Speech hackers can usually be addressed with the appropriate amount of preparation, but our website was hacked. Again. It was the fourth major attack since January. Each time it rendered the website an alarming (literally) mess of malware and phishing links. It was annoying. Embarrassing. And it hurt our business because prospects and clients couldn’t reach us and it sucked resources away from other tasks.
For several months, I fought back by cleaning things up with my rudimentary web skills (I did learn HTML back in the early 90s, and PHP in the early 2000s, and … well, I’m not very current on modern technology). It took an hour. Or a few. It was tedious and repetitive. Searching for files and deleting them. I’d update all the plug-ins. And wait. Another breach would happen again a few weeks later.
Finally, it just got too annoying. I paid an expert (props to Page Progressive!) and the transfer to a new secure hosting service was done in less than a day. They’ll be able to monitor attacks and keep things up-to-date. I can sleep easier now.
We do have a new system to learn. There were tons of broken links and edits and color changes and formatting to polish and a few improvements to make while we’re in editing other files. It was not without headaches. And it will never be “done.” But we are confident you can visit our website now without risk of a virus. The information is easier to find and read and get what you need.
What does a hacked website have to do with speaking, you ask? A lot.
There are so many speech hackers that undermine a speech or meeting.
Examples of Speech Hackers:
- Speech hackers might be malicious – the heckler or the meeting attendee with a cruel agenda.
- More likely it’s the person who is just clueless: “I need to make a few announcements ahead of your speech – it will only take a minute” (and it takes ten).
- Many times it’s self-inflicted – not putting in the preparation time to overhaul old content and just getting by with last year’s slides because the urgent trumps the important.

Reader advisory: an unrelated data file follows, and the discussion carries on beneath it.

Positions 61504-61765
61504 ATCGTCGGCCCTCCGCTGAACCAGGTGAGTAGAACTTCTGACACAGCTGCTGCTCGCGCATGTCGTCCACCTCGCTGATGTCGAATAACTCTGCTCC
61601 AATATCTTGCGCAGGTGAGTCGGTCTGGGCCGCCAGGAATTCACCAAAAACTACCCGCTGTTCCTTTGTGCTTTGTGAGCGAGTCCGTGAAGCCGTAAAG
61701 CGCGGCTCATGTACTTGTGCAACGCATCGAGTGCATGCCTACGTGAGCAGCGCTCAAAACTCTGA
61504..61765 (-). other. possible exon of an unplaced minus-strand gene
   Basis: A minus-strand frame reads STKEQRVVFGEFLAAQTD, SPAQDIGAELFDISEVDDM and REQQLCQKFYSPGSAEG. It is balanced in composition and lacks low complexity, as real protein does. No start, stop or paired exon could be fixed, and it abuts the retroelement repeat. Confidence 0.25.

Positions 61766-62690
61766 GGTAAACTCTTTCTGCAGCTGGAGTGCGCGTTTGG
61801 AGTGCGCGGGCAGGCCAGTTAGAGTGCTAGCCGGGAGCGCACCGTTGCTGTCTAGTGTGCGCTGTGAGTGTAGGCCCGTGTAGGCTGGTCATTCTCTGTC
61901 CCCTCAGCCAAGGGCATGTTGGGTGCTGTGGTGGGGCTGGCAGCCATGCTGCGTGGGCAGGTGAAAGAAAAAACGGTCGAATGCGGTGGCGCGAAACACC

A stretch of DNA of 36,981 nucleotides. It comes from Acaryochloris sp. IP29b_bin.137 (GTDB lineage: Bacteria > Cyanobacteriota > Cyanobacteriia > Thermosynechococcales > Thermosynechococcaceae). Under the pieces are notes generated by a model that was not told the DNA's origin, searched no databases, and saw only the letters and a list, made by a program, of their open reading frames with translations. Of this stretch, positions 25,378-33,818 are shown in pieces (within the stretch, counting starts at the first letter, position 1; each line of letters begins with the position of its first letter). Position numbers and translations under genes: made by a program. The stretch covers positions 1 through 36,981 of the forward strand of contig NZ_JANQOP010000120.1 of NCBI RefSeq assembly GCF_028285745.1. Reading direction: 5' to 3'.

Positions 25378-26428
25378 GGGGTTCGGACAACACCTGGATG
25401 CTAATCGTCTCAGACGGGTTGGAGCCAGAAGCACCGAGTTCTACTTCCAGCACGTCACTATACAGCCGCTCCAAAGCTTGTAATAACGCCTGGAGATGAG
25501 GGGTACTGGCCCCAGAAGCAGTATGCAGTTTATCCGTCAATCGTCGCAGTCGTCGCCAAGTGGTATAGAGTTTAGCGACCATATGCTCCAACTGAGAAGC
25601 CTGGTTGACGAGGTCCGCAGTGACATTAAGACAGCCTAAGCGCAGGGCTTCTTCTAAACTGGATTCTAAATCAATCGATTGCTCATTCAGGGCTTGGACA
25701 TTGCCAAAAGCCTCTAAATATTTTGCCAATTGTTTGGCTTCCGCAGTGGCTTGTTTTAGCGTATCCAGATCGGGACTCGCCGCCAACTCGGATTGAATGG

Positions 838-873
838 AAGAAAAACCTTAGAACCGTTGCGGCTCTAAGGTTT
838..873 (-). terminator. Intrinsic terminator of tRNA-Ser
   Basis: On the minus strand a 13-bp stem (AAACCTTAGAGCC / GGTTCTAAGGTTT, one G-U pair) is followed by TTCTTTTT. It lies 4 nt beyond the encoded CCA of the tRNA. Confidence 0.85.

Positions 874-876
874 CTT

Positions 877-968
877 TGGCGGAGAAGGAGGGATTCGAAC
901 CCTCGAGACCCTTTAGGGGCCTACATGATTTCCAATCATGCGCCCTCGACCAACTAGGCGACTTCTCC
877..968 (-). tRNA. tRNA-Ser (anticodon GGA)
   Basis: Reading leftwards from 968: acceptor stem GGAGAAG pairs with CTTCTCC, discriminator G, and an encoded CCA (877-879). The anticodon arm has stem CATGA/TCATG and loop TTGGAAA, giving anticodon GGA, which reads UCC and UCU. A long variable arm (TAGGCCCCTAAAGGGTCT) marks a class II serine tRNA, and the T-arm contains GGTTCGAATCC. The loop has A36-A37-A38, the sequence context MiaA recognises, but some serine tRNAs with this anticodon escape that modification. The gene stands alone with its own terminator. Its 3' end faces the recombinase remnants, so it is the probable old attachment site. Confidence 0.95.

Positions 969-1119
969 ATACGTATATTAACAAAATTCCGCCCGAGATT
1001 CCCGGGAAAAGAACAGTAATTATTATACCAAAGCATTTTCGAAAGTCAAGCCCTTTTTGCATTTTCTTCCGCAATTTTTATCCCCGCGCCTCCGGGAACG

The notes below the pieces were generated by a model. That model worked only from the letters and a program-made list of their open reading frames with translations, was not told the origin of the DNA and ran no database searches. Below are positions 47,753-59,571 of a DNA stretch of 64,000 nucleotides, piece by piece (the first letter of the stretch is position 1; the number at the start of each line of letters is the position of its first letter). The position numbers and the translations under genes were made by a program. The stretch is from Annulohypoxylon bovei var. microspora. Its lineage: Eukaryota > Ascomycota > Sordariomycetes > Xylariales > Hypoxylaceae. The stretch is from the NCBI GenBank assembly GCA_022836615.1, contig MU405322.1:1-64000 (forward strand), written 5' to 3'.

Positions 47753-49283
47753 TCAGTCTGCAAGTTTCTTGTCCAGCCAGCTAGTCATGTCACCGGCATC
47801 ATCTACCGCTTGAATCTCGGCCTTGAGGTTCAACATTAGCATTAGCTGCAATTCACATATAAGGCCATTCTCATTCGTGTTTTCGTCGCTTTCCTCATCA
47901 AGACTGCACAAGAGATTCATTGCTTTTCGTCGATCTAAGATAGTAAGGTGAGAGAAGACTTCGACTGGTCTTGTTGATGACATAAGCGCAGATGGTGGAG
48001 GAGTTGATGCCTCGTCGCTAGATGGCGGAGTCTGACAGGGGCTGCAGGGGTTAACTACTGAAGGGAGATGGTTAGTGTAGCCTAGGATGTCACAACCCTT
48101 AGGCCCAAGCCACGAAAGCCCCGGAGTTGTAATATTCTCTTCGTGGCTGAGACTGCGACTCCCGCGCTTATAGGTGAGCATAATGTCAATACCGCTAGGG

Three lessons we can learn about speaking from a hacked website:
- The public doesn’t care about your problems. While a few of you were nice enough to alert us to the problem (and one well-meaning soul from Spain threatened us with a lawsuit), whether you’re prepared or not, the stage is calling. When the boss calls your name at the meeting, the start time for the conference comes, or the reporter sticks the mic in your face, it’s showtime. Your preparation is a moot point now. All that matters is what the public sees.
- Experience is the best defense in a moment of need. The more well-versed you are in a subject, the easier it is to handle new problems. Speaker experience is key when the stage lights get a little hotter than you like. Training matters. And there’s only one way to get experience – say “Yes!” to the stage!
- Call in the experts. When a problem is just bigger than you are, a second set of (expert) eyes is worth whatever it costs. Your slides likely need a designer’s touch. Your skills could use some coaching. Your team is likely to have input that will make your presentation better.
The average person browsing the web has no idea what phishing is, how WordPress templates work, how to reset the cache on DNS lookups, or what a secure HTTP protocol gains you. They just know when a website is down (or giving off warnings), they probably aren’t coming back. An audience member probably has no idea the preparation and expertise a speaker has invested. They only know if the talk is easy to listen to, handled professionally, and gives them value.
What speaking improvement have you been putting off?
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This article was published in the April 2018 edition of our monthly speaking tips email, Communication Matters. Have speaking tips like these delivered straight to your inbox every month. Sign up today and receive our FREE eBook, “Twelve Tips that will Save You from Making a Bad Presentation.” You can unsubscribe at any time.